RISK #1: Project Cashflow
Funding needs to keep pace with the material & labor demands of Phase 5 (Interior Finishes) to maintain a healthy project pace. It is common for owners/lenders to develop a “payment rhythm” in both timing and amount, established in the mind of the owner/lender based on the timing of previous phases and capital needs.
A sudden and sharp hike in cashflow will often catch people off-guard in their capital planning if they are unaware of the increased demand in Phase 5. Knowing that this increase is coming will allow for greater preparation and a smoother execution.
Risk #2: Fraud/Commingling
Overcapitalizing a project during the initial phases (1-3) or undercapitalizing that same project in the latter phases (4-6) will likely give rise to funding issues. When a project is undercapitalized during the 2nd half of the project (Phases 4-6) it places a strain on the person/persons responsible for construction management – either an external GC, or an internal Construction Manager.
The cause for this strain is due to work being completed and payment demands now exceeding the project’s available funds. The project is under stress and as time continues, the owners are demanding more progress as the project is nearing completion, and owners may even withhold funds until more work is completed. This creates a problem for the Construction Manager as they have contracted and released work to loyal Subs and material providers that do great work, and now they do not have the means necessary to pay them upon completion – as previously agreed. They risk losing good labor and suppliers that have done exactly what they were asked to do, and in today’s climate they are extremely hard to replace.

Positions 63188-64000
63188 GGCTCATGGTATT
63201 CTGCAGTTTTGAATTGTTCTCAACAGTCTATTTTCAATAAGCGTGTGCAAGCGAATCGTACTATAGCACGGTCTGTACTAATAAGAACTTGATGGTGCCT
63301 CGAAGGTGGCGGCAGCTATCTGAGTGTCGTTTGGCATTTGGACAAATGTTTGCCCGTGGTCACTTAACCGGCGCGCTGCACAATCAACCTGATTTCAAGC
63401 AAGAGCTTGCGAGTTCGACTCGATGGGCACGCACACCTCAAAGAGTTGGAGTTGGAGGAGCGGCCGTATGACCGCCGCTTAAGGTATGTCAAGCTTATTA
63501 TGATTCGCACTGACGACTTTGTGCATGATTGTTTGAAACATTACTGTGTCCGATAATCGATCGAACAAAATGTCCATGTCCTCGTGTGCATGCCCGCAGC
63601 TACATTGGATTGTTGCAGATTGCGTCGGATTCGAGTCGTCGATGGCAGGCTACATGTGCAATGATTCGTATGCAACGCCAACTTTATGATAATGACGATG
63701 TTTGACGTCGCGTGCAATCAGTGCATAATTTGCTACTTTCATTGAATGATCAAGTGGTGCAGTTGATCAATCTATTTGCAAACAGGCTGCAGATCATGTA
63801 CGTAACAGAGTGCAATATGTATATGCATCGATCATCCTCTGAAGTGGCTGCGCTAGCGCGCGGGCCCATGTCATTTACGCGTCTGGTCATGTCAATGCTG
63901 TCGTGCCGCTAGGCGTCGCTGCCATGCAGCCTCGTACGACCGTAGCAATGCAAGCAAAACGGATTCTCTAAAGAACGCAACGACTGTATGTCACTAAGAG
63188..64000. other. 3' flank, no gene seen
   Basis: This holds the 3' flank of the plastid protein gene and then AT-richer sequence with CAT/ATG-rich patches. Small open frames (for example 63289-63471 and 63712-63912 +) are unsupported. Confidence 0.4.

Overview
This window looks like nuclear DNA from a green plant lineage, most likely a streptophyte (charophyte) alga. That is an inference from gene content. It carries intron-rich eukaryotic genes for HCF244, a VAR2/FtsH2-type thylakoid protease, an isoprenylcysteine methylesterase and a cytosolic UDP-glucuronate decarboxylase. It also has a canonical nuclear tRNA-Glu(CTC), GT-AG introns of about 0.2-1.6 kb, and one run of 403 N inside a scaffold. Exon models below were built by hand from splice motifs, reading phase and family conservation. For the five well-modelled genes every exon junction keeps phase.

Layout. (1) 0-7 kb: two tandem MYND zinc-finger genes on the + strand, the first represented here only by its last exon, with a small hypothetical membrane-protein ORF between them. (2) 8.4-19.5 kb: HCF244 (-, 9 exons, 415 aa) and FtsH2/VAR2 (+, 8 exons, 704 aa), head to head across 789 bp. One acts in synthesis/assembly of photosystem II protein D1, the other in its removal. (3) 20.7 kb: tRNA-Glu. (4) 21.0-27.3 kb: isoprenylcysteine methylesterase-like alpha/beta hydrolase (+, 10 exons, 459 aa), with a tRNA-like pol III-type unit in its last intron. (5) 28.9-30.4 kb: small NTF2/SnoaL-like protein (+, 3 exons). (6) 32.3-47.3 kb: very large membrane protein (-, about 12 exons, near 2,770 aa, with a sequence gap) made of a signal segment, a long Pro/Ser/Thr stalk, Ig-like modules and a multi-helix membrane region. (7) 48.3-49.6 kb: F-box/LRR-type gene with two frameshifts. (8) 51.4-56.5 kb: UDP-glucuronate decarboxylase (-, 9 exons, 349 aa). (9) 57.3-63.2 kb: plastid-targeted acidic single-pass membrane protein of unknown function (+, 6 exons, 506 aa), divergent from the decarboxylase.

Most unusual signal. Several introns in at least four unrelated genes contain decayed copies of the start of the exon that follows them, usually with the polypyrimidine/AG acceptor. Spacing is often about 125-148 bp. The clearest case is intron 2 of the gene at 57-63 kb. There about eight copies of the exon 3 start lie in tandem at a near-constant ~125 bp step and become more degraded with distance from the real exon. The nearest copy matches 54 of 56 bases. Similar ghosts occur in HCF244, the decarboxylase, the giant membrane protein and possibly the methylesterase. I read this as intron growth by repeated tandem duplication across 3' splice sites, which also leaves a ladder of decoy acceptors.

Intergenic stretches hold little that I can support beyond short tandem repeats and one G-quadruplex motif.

That is when most Construction Managers/GC’s start to “Rob Peter’s project to pay for Paul’s.” They will take from projects that have just started (Phases 1-3) when costs are low and deposits are high and use that deposit to cover cashflow shortages on later stage projects (phases 4-6) without the knowledge of either owner.
Opportunity and convenience are to blame for this situation, and both the owners and General Contractors have been found guilty of commingling project funds to satisfy short term cashflow needs to their long-term detriment. Once this cycle starts, it is hard to break!
Financial discipline is the only way to keep projects clean and honest. Owners must be able to “silo” and successfully separate each project’s cashflow to keep them safe and fully accountable. They also need to plan for the increased cashflow demands BEFORE they are needed (during the second half of the project), and make sure that the project’s cashflow is readily available for distribution to keep the project moving forward.
By knowing how capital moves through a project, anyone can out-plan problems before they arise. Open and honest communication around cashflow needs, issues, and constraints will keep a Project Team moving forward and on the right path toward successful project completion!